Hani Kushlaf, MD, Associate Professor of Neurology and Pathology at the University of Cincinnati, discusses the results of the phase 3 COMET trial testing avalglucosidase alfa in late-onset Pompe disease.

Pompe disease is a lysosomal storage disorder caused by inadequate levels of the enzyme acid alpha-glucosidase (GAA) which results in the accumulation of glycogen in the body. Currently, only one ERT is approved to treat this condition, alglucosidase alfa. 

As Dr. Kushlaf explains, the COMET trial was a 49 week study to evaluate the effect of avalglucosidase alfa on respiratory muscle strength as compared to alglucosidase alfa. Participants were randomized to receive avalglucosidase alfa (n=51) or alglucosidase alfa (n=49) infusions every two weeks.  The primary study objective, achieving statistical non-inferiority in percent predicted forced vital capacity (FVC%) between the two groups was met (P = .0074). Furthermore, the study showed that treatment with avalglucosidase alfa resulted in greater improvements in upright FVC% predicted at all timepoints and a 2.43% greater increase in FVC% predicted compared to alglucosidase alfa at Week 49. Additionally, the safety profile of avalglucosidase is promising as fewer participants receiving the investigational drug experienced adverse events compared to those in the alglucosidase treatment arm.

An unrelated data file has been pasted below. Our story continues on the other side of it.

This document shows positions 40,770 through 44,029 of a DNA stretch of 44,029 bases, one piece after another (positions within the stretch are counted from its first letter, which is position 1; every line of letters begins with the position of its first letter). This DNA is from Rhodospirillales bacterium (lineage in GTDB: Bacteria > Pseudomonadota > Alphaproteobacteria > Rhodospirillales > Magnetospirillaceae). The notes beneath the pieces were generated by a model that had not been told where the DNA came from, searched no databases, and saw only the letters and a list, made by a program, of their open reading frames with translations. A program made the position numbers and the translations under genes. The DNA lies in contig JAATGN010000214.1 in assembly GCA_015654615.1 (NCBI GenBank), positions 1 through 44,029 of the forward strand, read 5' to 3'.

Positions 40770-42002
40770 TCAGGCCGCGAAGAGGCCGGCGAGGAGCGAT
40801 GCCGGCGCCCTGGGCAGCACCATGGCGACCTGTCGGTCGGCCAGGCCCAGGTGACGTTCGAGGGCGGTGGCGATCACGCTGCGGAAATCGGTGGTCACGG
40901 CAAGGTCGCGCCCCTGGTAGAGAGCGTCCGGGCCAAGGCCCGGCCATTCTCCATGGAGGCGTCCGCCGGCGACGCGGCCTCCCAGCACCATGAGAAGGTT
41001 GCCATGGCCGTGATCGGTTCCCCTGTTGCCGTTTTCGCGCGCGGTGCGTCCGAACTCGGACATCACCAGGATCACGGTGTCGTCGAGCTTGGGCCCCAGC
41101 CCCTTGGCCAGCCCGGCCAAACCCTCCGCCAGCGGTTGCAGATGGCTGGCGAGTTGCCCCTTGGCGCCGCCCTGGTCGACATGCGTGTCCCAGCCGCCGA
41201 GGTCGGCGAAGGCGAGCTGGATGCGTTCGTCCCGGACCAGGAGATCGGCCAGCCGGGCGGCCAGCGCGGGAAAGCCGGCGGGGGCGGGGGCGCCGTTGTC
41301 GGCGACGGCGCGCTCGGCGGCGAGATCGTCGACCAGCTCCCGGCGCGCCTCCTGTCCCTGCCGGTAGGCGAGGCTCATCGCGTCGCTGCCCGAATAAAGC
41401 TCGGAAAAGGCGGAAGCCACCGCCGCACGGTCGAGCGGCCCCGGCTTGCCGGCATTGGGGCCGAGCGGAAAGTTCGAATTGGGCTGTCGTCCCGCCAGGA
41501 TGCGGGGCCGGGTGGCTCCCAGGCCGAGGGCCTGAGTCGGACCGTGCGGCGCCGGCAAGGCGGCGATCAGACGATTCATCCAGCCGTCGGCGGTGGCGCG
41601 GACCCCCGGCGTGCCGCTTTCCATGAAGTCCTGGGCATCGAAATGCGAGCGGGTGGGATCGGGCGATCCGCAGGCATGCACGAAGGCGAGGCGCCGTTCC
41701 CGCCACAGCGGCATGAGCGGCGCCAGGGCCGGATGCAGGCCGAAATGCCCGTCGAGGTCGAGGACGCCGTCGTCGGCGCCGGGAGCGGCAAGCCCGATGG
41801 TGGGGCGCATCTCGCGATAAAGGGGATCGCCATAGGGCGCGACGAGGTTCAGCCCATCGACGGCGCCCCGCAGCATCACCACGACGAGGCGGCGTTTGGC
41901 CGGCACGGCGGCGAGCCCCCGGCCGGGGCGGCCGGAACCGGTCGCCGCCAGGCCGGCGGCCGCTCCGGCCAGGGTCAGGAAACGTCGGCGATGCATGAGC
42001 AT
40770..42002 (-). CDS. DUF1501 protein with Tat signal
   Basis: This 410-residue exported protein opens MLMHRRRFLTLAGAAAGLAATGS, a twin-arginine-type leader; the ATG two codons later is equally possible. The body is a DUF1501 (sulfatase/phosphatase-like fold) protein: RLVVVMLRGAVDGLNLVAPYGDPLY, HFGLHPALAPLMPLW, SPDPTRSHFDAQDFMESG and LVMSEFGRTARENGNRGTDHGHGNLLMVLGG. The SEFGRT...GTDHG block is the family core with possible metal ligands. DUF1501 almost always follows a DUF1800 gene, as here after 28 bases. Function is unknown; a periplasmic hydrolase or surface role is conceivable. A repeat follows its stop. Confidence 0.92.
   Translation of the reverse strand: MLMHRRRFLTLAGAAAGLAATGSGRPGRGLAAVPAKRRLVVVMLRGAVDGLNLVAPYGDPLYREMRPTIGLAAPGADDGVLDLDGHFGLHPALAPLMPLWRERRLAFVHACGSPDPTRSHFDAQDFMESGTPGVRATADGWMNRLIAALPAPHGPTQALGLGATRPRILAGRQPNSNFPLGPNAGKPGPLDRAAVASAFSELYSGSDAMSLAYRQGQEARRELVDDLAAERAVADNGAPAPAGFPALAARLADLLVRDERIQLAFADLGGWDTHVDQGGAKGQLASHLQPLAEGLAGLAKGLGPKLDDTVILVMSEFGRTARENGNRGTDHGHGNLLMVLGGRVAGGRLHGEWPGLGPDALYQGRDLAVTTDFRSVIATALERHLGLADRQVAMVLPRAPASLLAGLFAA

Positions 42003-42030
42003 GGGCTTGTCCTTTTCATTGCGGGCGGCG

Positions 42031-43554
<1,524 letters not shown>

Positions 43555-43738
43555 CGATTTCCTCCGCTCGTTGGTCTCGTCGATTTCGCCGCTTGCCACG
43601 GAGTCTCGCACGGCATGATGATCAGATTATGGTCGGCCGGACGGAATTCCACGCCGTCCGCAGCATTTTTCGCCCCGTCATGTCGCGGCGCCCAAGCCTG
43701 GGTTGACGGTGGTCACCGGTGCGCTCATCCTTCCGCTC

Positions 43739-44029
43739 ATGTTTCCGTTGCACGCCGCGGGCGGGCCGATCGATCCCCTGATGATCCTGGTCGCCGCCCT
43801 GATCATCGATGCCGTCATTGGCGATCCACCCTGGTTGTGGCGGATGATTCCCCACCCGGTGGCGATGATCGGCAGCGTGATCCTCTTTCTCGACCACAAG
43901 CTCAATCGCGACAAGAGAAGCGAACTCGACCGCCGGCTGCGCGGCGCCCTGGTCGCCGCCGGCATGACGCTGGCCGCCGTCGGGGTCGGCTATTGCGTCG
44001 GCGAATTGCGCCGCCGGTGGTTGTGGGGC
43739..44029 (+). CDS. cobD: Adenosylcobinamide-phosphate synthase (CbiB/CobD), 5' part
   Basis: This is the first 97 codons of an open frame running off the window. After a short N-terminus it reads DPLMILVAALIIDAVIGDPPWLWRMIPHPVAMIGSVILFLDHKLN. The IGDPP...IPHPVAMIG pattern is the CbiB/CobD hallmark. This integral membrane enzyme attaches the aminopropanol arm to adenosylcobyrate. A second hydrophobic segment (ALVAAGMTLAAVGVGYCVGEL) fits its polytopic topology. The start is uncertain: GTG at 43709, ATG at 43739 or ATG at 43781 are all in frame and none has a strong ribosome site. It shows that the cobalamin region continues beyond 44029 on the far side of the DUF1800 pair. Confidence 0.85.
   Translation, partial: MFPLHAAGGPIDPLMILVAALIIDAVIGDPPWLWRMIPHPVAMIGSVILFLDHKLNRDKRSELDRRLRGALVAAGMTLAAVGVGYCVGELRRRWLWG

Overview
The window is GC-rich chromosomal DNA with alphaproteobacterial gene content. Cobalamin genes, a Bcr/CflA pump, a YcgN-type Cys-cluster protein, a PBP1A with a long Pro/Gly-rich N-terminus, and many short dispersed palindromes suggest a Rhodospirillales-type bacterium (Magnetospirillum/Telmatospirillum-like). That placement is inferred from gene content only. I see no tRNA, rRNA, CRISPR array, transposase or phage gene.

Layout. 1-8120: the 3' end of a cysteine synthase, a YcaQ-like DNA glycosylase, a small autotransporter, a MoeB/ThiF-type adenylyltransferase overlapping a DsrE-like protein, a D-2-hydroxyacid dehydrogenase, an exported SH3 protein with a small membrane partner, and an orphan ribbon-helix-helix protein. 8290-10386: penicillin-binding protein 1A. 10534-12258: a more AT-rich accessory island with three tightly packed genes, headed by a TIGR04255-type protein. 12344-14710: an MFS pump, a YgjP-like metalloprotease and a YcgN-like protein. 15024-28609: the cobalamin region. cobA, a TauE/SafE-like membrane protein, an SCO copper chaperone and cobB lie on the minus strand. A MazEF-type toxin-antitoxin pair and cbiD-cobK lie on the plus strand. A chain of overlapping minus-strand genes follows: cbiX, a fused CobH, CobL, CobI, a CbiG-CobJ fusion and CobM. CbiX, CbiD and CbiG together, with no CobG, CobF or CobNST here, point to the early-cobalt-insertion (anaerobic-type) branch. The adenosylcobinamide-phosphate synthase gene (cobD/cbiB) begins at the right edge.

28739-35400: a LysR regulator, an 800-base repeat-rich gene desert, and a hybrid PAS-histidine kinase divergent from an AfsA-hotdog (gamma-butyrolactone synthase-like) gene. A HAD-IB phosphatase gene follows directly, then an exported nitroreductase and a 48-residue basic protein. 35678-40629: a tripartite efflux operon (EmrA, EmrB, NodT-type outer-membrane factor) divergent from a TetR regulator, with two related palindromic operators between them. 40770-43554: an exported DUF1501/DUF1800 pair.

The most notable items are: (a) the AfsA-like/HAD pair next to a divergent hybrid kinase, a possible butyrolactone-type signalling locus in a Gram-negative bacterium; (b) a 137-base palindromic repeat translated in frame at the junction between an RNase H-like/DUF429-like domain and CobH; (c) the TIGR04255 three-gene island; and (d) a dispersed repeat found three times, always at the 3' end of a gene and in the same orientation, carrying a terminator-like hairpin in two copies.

The drug is still under review by the U.S. Food and Drug Administration (FDA) as they have extended the review date from May 18 to August 18. 

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